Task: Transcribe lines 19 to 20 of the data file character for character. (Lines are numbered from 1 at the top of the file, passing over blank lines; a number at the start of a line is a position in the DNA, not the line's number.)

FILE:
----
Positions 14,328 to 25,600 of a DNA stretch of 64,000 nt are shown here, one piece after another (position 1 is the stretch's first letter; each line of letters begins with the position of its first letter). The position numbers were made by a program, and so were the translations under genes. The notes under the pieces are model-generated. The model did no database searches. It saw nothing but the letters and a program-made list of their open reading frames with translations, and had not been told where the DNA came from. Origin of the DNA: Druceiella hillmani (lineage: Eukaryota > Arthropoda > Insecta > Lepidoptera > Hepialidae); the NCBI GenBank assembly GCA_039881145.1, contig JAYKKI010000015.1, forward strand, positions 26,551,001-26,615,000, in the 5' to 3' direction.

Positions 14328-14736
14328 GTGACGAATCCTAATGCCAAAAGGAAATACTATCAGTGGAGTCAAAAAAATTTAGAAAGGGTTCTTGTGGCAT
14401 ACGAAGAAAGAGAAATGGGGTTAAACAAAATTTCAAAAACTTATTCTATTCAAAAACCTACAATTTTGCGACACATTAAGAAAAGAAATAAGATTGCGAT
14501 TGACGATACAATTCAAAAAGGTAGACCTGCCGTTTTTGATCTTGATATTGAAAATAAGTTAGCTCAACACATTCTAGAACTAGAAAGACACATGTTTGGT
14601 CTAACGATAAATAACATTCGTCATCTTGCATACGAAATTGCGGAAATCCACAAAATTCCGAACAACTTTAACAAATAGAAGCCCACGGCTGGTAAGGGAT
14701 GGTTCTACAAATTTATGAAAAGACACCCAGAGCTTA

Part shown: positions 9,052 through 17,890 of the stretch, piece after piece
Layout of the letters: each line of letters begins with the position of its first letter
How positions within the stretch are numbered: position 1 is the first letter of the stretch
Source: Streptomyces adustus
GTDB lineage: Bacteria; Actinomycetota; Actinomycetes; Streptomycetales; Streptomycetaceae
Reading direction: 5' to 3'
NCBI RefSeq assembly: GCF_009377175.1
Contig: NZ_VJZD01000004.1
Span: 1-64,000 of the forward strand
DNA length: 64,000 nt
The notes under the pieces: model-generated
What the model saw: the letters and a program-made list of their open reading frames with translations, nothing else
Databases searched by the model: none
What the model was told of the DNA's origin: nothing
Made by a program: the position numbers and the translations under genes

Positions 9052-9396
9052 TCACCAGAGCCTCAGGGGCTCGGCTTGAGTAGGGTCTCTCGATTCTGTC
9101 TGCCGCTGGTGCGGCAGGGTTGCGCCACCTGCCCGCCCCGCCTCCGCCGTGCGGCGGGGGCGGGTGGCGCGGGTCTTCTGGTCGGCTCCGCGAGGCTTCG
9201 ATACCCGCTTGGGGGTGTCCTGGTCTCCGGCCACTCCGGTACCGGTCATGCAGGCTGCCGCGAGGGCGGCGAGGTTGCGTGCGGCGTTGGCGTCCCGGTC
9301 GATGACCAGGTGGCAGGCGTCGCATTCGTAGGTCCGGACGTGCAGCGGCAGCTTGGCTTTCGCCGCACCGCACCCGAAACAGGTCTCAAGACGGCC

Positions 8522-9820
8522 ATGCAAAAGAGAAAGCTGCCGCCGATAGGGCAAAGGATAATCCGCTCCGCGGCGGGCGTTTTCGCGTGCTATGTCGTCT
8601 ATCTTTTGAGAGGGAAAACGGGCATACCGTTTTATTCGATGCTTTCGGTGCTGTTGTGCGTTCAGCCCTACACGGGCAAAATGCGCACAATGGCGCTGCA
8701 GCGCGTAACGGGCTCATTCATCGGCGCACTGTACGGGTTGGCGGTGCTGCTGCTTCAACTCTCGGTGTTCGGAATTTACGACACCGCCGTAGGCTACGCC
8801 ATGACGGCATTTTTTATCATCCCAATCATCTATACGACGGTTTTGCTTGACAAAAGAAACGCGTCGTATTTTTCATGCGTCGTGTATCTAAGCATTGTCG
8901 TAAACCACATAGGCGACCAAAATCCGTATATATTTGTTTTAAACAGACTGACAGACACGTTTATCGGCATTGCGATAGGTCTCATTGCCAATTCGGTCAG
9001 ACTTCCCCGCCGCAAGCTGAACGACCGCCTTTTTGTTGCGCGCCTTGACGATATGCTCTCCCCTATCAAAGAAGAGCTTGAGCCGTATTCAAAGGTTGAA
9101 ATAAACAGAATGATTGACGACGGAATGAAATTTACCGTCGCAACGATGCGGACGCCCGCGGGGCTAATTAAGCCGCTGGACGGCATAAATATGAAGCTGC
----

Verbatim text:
What the model saw: the letters and a program-made list of their open reading frames with translations, nothing else
Databases searched by the model: none